Get the Job!
Published in CareersConnect, November 2012
By Travis Authier
On a given day, a recruiting team may pull hundreds of résumés from which they select the most available, capable, and affordable candidates for further consideration. Those that are noticed first generally have the right credentials—and they show it! Of course if you know you’re light on qualifications, give yourself a fighting chance by presenting a thoughtful, professional résumé that best represents your capabilities.
Like a savory dish at a five-star restaurant, you have to add garnish to your résumé to get it the attention it deserves. Decoration in the form of professional certifications, training, and degrees are the way to make this happen. This is easier said than done, however, because they can be time consuming and expensive. Nonetheless, realize that the labor pool of qualified professionals is getting saturated and it’s becoming harder to distinguish oneself with experience alone. In fact, while the federal government often exchanges experience in lieu of professional certifications in their hiring process, the same standard doesn’t always apply when they request talent from their industry partners. The unfortunate truth is that many consulting firms that specialize in contract management support services have had to turn away seasoned veterans with 20+ years of experience because their client required a certain certification or training from their candidates. Don’t let this happen to you! Instead, stock your résumé with relevant training and certifications that will make it shine. There are four distinct benefits that immediately come to mind:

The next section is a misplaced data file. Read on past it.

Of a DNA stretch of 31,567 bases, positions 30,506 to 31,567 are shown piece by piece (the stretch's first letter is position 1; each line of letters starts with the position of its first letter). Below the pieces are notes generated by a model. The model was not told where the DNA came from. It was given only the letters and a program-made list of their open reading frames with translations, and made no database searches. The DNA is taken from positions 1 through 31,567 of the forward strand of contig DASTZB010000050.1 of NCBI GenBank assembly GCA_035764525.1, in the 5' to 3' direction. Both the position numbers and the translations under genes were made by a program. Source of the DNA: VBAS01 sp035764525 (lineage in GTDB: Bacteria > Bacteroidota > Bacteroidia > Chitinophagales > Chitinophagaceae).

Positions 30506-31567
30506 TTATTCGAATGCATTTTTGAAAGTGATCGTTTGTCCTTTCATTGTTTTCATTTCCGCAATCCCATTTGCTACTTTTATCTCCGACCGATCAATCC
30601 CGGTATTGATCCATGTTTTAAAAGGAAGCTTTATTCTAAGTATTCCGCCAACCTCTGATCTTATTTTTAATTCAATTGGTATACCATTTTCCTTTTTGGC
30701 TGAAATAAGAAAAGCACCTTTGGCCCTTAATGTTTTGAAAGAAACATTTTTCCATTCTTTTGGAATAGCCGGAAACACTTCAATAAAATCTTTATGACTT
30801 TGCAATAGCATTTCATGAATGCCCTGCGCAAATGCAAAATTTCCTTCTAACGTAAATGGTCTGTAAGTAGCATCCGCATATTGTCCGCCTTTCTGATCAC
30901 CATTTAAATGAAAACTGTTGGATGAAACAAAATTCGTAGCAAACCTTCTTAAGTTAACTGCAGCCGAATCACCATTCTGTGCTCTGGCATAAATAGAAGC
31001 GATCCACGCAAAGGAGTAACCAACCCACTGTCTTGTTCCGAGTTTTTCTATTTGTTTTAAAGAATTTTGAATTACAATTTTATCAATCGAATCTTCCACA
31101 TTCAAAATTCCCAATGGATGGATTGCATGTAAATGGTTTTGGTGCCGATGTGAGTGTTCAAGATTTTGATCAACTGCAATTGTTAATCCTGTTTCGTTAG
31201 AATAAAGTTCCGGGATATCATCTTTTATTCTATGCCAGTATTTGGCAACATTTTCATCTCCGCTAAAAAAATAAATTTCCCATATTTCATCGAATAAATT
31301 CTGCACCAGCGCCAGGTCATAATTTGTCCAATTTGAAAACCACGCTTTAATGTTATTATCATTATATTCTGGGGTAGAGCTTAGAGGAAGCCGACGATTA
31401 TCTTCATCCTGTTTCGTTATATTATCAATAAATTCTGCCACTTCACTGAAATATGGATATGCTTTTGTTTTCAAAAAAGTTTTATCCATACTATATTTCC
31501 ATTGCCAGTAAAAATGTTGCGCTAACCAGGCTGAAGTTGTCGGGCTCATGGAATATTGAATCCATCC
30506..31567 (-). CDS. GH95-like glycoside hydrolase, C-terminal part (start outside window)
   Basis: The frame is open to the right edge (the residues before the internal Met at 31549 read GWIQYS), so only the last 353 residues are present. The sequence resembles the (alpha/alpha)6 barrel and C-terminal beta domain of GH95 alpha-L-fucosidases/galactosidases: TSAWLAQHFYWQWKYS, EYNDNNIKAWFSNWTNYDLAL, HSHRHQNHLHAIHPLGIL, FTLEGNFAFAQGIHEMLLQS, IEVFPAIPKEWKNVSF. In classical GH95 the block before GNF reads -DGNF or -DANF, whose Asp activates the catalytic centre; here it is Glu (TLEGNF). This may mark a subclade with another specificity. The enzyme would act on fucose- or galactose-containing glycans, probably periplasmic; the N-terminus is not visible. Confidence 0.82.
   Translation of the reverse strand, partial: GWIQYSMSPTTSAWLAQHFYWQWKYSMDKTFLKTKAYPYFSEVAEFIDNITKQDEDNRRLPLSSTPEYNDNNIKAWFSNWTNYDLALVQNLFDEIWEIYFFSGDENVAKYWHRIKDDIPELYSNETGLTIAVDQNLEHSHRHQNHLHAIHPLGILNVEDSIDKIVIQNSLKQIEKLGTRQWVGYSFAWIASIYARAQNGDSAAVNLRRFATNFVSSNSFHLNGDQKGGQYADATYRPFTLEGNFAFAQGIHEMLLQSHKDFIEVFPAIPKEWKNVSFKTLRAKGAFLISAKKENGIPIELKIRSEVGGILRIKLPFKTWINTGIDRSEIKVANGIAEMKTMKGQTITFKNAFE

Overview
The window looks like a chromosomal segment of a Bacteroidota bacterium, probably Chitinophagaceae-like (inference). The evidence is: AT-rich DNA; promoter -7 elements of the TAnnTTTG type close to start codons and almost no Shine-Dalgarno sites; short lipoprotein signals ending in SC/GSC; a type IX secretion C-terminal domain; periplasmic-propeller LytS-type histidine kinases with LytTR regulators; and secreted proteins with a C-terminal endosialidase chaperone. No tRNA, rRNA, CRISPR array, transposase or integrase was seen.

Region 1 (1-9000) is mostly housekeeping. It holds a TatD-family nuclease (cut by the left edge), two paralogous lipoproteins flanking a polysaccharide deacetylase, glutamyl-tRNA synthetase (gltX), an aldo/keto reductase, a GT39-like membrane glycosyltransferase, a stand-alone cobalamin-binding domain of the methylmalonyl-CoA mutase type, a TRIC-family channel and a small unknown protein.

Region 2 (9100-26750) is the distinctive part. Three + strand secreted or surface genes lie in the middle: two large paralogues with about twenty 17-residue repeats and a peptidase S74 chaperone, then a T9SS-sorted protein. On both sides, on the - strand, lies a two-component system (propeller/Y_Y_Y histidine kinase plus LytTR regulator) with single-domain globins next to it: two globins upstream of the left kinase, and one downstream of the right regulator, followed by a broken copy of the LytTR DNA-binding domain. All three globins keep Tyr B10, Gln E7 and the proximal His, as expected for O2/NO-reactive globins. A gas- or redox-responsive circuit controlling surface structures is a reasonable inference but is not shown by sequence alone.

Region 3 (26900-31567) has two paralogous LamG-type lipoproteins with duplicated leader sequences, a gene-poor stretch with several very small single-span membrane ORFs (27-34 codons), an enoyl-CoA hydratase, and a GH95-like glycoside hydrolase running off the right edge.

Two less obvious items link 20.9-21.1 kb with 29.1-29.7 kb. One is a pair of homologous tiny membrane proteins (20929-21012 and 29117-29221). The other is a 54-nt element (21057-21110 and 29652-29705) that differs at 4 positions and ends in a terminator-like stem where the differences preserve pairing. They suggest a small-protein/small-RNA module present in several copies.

Aside from making yourself more marketable, certifications also serve as a great form of employment protection. The more of them you have, the more insulated you are from being unemployed for a prolonged period of time. Having a CFCM, MBA, or FAC-C Level II alone should get you an interview by someone and, of course, if you have other related training and experience to accompany it, you’ll surface in even more recruiter web searches and become marketable to even more firms. Remember, even if you don’t have the certifications themselves, annotating related training can only help your case.